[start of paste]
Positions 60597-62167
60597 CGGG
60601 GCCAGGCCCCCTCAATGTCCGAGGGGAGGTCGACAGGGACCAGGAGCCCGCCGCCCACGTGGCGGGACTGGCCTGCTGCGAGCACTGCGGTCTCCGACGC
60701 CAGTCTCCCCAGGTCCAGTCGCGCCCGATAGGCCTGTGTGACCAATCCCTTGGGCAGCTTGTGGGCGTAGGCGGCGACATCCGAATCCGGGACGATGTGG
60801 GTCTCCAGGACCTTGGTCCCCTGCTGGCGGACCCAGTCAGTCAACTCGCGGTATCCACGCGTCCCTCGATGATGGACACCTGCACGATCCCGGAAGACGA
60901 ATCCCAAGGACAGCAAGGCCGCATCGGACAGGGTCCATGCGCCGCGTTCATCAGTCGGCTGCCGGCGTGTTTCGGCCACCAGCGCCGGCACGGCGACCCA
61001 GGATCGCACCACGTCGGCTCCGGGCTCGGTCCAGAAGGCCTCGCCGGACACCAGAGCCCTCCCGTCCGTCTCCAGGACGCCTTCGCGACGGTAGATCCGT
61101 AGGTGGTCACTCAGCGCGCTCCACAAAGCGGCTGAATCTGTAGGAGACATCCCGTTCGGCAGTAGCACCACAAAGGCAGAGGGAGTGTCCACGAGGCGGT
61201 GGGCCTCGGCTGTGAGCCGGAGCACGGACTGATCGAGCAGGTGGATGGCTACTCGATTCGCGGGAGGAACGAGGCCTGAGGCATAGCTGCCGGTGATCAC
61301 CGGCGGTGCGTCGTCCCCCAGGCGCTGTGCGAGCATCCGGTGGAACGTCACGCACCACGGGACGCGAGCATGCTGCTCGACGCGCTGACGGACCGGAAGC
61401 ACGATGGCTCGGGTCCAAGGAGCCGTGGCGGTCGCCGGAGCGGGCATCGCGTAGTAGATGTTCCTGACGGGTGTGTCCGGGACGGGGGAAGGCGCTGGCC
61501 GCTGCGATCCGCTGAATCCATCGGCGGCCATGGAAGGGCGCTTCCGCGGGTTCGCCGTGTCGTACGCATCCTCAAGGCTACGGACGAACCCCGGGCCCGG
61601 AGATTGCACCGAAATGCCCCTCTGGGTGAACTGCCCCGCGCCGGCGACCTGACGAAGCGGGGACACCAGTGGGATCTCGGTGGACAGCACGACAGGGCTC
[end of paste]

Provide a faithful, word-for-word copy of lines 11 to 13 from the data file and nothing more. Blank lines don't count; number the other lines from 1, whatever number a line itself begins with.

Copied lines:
61401 ACGATGGCTCGGGTCCAAGGAGCCGTGGCGGTCGCCGGAGCGGGCATCGCGTAGTAGATGTTCCTGACGGGTGTGTCCGGGACGGGGGAAGGCGCTGGCC
61501 GCTGCGATCCGCTGAATCCATCGGCGGCCATGGAAGGGCGCTTCCGCGGGTTCGCCGTGTCGTACGCATCCTCAAGGCTACGGACGAACCCCGGGCCCGG
61601 AGATTGCACCGAAATGCCCCTCTGGGTGAACTGCCCCGCGCCGGCGACCTGACGAAGCGGGGACACCAGTGGGATCTCGGTGGACAGCACGACAGGGCTC